Brigadoon - An Occasional Corner on the Internet
Sky Camera (Introduction)
Designed by Mark Little
The Raspberry Pi comes equipped as standard with an interface for a high definition camera board. A 15cm ribbon cable attaches the camera module to the Raspberry Pi board.

For the camera to function, an operating system module must be enabled. This can be easily done using the raspi-config program on the Raspberry Pi.

To enable the camera, run "sudo raspi-config", the select "5 Emable Camera". Select "<Enable>" when asked "enable support for Raspberry Pi camera?".
Access to the camera can be obtained via the Multi-Media Abstraction Layer (MMAL) or the Video for Linux (V4L) APIs. Alternatively there are libraries such as Picamera Python, and others available on-line.
Raspberry Pi Camera
Ethernet/WiFi Video Camera
If you are not using a Raspbberry Pi, or you want to mount the camera outside in a day/night situation, it may be simplier to use a Commercial Off The Shelf (COTS) camera that connects to your network using an Internet cable or WiFi.

Many of these camera come with Infra-Red illumination so that the scene can still be viewed at night. This is especially important when the camera is being used for security surveillance purposes.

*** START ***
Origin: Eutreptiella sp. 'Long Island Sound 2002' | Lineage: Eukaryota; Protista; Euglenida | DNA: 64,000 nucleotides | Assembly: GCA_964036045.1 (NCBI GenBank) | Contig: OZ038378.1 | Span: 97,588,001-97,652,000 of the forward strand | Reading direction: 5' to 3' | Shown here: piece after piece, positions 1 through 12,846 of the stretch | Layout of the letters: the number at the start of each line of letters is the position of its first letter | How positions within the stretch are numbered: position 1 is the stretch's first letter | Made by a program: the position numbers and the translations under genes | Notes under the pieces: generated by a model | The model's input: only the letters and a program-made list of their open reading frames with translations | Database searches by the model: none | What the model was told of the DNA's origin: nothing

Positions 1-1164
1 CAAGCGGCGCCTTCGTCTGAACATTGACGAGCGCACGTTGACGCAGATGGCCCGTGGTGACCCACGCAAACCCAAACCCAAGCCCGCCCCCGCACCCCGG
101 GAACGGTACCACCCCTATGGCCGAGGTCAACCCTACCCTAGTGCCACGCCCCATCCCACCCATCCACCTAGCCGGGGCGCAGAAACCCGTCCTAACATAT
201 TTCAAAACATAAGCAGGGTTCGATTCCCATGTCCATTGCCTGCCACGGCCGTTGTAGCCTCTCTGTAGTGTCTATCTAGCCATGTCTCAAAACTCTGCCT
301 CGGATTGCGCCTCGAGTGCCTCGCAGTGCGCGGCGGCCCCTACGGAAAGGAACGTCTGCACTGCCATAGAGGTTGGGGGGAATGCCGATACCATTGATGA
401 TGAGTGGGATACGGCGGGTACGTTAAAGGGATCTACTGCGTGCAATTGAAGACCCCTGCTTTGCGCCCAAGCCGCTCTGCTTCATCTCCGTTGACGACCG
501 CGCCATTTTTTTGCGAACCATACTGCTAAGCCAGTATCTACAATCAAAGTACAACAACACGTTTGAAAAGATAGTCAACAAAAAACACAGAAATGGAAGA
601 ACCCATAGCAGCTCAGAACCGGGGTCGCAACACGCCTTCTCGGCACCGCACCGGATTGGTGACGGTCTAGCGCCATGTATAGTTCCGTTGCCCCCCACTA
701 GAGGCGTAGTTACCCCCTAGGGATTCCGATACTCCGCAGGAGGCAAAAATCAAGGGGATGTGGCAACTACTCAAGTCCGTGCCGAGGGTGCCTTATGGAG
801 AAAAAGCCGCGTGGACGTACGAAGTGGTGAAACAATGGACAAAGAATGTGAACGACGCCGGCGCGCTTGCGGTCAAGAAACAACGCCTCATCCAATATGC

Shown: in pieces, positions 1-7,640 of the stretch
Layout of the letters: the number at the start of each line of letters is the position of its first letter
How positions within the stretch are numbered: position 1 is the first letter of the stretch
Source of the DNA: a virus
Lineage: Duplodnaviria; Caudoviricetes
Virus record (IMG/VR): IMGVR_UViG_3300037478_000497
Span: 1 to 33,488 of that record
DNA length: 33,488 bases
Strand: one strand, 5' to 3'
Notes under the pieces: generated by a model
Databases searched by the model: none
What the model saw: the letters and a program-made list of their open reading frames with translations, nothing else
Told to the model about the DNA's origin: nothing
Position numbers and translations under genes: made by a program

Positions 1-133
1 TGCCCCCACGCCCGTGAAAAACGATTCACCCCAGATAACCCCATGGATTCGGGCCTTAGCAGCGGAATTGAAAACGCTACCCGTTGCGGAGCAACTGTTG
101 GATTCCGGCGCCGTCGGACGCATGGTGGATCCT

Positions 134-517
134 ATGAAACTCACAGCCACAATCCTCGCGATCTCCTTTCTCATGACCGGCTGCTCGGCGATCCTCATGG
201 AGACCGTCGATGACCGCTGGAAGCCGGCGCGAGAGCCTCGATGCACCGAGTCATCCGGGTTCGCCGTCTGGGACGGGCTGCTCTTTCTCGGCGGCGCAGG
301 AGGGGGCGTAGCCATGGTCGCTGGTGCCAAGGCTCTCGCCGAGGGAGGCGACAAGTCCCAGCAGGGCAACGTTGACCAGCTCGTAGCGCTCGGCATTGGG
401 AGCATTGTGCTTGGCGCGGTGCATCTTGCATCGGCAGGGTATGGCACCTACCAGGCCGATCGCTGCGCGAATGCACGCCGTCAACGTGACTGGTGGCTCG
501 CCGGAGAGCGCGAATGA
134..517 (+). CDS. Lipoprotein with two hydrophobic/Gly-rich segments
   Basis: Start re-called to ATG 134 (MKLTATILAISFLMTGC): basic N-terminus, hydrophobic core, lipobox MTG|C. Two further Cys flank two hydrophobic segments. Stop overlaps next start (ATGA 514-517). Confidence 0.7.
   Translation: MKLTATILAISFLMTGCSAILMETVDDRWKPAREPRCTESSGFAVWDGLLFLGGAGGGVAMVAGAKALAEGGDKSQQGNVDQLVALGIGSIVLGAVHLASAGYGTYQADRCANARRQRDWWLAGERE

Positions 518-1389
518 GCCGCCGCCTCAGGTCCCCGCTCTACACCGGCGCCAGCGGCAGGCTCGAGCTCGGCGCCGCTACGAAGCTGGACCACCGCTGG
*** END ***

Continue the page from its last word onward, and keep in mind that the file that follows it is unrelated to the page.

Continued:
The operating instructions for the different brands vary, so reading the instruction is a must.
General Suggestions

When setting up cameras, it is especially important that the location of the Sun is taken into account for all times of the day and over all seasons. If this is not done and the sunlight falls directly into the camera, it will, at best, wash out the image and, at worst, damage the sensor. This is especially important if the camera is being used to monitor the state of the sky as the camera is likely to be pointing upwards and more likely to get direct sunlight into the lens.

If using the camera for surveillance purposes, the camera should be set up to automatically turn the Infra-Red LEDs off and on depending on the other illumination.
Sky Camera are video cameras that have been set up to monitor the state of the sky. There are two types of cameras that are considered in this project.

(1) The camera module that connects directly onto the Raspberry Pi circuit board via a ribbon cable.

(2) The fully assembled camera module that can connect to a network either via an Ethernet cable or via a WiFi link. This sort of camera can be controlled by most Linux computers using the script provided. A full size image of the Brigadoon Sky Camera can be found here.

The objective of this project is to provide a means by each either of these two types of camera can be used to generate sky images capable of being published in the Internet.
USB Video Camera
Any USB camera that the operating system recognises and control via a device driver (typically "/dev/video0" can be used by this script.

However, at this stage, the script is not able to control any LEDS associated with this device. This will need to be done by another program..